Aug. 17, 2012 at 8:25 PM ET
A study by sociologist Art Jipson at the University of Dayton finds that many homeless people are highly engaged in social media, despite very limited access to the internet. Such sites provide them with valuable information and companionship regardless of their social status.
Jipson hosts a local radio show about music and sociology, and one day asked a caller's location. The caller, as it turned out, was homeless, but still clearly engaged in social pursuits like this one. The event started Jipson thinking that perhaps this phenomenon was more widespread than anyone suspected.
He interviewed more than a dozen of the local homeless community, and found that they had made allowances in their austere lives for cellphones, Facebook and other modern tech strongly associated with more middle-class users.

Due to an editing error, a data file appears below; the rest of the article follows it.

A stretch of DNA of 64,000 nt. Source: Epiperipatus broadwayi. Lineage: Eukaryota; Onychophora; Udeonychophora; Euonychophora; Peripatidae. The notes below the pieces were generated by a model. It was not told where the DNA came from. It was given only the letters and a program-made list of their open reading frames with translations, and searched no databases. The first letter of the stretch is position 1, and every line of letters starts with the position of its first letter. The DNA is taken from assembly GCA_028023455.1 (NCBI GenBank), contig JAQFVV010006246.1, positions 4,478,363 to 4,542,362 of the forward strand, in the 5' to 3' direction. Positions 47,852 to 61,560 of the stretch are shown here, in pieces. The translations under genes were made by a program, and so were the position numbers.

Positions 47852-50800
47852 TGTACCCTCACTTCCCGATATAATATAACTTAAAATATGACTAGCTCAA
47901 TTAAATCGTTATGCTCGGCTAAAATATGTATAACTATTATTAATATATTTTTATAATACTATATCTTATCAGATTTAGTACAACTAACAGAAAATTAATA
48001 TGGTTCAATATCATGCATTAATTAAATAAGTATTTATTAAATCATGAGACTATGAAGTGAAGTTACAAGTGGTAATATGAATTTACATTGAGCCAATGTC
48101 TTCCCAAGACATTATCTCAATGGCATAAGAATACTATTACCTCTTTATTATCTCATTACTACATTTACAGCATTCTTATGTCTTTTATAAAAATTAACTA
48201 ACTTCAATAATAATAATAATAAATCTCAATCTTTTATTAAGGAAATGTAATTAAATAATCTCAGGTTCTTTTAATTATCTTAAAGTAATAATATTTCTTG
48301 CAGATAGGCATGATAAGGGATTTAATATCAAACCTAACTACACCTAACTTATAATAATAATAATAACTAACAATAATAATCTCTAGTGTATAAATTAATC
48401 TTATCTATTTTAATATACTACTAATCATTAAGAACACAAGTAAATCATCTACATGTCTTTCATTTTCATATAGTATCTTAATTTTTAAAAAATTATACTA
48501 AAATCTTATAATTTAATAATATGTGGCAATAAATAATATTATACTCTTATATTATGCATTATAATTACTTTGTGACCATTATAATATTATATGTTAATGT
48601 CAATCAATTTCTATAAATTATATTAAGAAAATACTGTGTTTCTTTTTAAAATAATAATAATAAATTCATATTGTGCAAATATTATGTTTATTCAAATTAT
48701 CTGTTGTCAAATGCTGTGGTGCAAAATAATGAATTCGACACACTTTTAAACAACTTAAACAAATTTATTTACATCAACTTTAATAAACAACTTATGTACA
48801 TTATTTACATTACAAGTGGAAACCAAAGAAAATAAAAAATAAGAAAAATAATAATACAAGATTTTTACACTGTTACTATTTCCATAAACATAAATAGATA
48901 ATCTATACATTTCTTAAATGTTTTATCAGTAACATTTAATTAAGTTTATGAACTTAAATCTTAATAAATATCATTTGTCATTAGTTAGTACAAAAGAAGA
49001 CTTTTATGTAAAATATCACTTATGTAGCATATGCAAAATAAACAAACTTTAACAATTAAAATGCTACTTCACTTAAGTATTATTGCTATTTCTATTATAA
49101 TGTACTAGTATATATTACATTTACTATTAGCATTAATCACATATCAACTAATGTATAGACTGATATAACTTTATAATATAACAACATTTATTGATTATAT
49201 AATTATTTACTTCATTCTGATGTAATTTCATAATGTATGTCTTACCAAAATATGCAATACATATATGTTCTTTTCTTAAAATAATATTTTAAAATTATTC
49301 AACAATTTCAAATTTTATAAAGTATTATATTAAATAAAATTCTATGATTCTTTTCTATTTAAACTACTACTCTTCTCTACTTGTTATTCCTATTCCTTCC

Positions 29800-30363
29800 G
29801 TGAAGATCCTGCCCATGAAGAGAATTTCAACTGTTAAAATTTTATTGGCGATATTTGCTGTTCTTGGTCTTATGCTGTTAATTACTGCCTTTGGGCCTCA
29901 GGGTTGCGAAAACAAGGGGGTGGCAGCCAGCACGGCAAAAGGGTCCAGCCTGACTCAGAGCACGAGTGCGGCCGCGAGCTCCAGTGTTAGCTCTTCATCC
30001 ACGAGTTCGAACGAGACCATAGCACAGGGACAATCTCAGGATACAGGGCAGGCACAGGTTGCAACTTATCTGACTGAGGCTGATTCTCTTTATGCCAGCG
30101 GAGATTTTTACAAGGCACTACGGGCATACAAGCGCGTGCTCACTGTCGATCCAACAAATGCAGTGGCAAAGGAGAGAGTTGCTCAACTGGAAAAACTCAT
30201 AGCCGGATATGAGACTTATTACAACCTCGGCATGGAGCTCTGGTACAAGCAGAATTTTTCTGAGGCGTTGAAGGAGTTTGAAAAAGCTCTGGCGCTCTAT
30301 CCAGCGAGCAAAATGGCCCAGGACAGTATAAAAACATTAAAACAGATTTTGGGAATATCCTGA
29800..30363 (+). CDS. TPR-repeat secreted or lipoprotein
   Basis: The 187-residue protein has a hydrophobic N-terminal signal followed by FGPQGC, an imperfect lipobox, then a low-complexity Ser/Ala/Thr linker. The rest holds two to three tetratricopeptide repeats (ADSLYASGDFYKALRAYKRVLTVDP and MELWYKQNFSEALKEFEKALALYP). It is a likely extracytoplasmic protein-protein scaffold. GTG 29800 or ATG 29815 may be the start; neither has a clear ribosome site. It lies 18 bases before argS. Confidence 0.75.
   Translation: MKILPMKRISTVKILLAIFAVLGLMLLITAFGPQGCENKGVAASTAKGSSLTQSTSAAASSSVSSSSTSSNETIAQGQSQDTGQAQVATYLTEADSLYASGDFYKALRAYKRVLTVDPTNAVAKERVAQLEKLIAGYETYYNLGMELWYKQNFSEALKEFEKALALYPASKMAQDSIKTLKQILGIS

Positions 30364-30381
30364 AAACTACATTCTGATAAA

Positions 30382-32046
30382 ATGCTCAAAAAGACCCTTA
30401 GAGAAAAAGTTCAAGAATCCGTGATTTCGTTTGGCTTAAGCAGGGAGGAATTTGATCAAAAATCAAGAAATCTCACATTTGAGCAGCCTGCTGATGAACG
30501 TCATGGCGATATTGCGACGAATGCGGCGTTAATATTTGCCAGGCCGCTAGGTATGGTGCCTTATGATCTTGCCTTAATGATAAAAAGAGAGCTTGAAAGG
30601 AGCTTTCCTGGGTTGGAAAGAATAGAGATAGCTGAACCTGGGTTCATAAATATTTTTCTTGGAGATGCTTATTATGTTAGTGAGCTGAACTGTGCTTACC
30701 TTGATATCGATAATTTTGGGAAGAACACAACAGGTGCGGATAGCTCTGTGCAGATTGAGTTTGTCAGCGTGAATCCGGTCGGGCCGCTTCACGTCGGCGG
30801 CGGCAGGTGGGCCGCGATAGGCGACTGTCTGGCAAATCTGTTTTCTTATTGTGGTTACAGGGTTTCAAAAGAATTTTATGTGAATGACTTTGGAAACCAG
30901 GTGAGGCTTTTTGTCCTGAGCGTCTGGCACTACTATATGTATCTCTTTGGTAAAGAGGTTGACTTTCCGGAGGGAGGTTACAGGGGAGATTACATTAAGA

Many of the interviewees had more than 100 friends on Facebook, and as one rightly points out himself, why shouldn't that be? "My family is on Facebook. My friends are on Facebook. People who care about me are on Facebook," he said.
Another interviewee said that using the Internet and Facebook allows them to interact with others without worrying about the stigma of homelessness coloring the conversation: "No one on the 'net cares if I didn't get a shower yesterday or smell some. They don't judge me, you know? … I feel accepted. I am accepted."
Jipson presented his paper, entitled "Shall I Paint You a Protest: Marxist Analysis of Social Media," Friday at the 107th annual meeting of the American Sociological Association. For more information, see the release announcing the work.
Devin Coldewey is a contributing writer for NBC News Digital. His personal website is coldewey.cc.